Research in this area is informing healthcare priority setting, pioneering the use of Bayesian and spatial statistical approaches to the analysis of small area health data (Peter Congdon) and developing novel ways of visualizing health data using GIS. This involves multiple collaborations, such as with public health agencies in NE London in analysing health variation and primary care indicators; and with a US charity, the National Minority Quality Forum, in the development of the D-Atlas mapping disease prevalence for zip codes. Alongside this work, research examining the nature of health inequalities in society uses census microdata to evaluate the complex relationships between internal migration, social mobility and health for different ethnic groups (Fran Darlington-Pollock). On-going work in this area explores the inter-play between migrant status, ethnicity, health and place.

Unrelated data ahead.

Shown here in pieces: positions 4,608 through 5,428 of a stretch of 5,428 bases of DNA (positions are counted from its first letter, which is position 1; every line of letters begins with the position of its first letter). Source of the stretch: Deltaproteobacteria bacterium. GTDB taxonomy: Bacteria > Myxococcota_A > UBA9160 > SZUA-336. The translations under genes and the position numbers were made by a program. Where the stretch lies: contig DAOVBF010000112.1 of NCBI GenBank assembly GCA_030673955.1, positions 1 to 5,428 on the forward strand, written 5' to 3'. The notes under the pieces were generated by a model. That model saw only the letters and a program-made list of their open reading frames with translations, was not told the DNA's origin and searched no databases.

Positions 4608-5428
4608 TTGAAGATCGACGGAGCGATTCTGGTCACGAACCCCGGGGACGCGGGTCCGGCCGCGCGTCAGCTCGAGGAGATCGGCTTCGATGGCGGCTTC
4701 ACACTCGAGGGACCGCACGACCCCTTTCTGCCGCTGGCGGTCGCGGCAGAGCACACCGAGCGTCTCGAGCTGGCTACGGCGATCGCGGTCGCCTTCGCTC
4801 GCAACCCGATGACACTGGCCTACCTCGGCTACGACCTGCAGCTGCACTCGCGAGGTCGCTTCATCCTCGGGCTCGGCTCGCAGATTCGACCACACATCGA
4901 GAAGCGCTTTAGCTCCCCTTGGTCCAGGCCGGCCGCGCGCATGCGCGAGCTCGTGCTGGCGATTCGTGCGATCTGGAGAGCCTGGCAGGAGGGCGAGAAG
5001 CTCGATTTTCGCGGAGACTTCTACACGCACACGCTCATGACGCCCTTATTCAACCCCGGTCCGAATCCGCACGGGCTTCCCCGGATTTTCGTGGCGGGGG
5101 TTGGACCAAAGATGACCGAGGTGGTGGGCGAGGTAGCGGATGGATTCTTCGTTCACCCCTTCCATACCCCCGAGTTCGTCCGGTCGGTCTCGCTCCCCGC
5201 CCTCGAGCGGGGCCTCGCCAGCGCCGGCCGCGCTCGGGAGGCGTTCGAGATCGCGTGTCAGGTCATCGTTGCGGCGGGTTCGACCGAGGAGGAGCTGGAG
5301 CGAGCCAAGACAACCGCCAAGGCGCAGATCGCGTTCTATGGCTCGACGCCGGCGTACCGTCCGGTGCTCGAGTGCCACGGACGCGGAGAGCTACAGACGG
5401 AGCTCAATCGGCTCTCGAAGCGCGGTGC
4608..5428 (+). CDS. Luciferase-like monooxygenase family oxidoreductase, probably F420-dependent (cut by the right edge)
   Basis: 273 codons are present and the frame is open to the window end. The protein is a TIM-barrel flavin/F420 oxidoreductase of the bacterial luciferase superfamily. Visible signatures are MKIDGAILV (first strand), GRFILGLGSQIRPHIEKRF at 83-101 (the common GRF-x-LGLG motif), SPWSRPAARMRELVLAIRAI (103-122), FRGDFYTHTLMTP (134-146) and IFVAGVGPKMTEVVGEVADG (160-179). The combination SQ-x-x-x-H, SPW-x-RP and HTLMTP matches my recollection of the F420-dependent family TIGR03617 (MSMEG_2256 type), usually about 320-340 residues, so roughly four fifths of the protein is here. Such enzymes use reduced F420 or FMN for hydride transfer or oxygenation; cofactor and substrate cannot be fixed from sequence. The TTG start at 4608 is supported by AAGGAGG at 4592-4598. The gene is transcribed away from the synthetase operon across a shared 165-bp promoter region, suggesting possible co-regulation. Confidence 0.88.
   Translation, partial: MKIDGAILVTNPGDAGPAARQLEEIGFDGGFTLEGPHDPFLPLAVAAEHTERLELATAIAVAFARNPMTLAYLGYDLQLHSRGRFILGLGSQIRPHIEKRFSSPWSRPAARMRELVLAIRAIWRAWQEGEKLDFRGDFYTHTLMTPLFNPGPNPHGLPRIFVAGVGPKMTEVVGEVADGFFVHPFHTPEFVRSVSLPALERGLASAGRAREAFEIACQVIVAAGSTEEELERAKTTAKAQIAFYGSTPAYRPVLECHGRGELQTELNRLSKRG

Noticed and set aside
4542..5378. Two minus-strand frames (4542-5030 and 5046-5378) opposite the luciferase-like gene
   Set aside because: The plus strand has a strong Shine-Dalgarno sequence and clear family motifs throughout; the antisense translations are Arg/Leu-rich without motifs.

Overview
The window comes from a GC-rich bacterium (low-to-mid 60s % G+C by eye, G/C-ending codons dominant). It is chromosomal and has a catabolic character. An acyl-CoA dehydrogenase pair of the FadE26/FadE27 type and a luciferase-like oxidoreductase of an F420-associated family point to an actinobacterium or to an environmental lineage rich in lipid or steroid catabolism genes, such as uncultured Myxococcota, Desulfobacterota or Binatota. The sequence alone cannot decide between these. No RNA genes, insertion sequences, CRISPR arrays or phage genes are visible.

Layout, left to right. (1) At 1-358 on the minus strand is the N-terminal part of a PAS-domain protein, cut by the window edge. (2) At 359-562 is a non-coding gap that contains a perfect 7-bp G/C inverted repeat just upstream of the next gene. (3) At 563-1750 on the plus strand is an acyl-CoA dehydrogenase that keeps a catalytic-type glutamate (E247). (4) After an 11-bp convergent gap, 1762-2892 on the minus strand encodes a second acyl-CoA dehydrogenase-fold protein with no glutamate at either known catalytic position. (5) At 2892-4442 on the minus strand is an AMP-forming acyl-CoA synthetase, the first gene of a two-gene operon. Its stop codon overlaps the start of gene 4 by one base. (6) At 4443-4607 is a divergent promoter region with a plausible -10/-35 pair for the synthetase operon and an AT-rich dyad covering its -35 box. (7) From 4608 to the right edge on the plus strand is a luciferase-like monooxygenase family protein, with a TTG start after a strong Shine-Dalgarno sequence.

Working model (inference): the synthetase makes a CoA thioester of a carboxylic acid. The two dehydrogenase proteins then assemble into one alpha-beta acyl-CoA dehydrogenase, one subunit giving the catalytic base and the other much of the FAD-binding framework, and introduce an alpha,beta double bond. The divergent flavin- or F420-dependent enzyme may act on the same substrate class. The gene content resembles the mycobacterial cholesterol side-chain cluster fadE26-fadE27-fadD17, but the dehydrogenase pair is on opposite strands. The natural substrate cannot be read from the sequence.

This quantitative work is complemented by qualitative approaches to the study of health. Work in the theme explores expanded notions of emotional health and wellbeing through research around the body, embodiment and technology across the life course. This includes the everyday use of fertility and pregnancy apps that encourage the management of reproductive and maternal health through education and self-tracking (Josie Hamper, ESRC) through to the emotional and spatial dimensions of communication technology use among older adults in contemporary London and the impact on the ways in which older adults ‘do’ their ageing bodies (Alexandra Boyle, QMUL Principal’s Studentship). Historical research has also enhanced our understanding of public health in nineteenth-century London through analysis of environmental interventions (Tim Brown). Future research in this area will continue to focus on the development and evaluation of healthcare priorities and interventions, both past and present, including a collaborative project with Homerton University Hospital and the Wolfson Institute of Preventive Medicine to evaluate a cancer prevention DVD targeted at black women in City and Hackney (Tim Brown and colleagues, funded by Barts and the London Charity Trust); and a collaboration with the Ragged School Museum looking at the environmental and health-related practices associated with the Barnardos children’s charity in nineteenth-century East London (Tim Brown, Alastair Owens and Oliver Gibson, AHRC funded Collaborative Doctoral Award).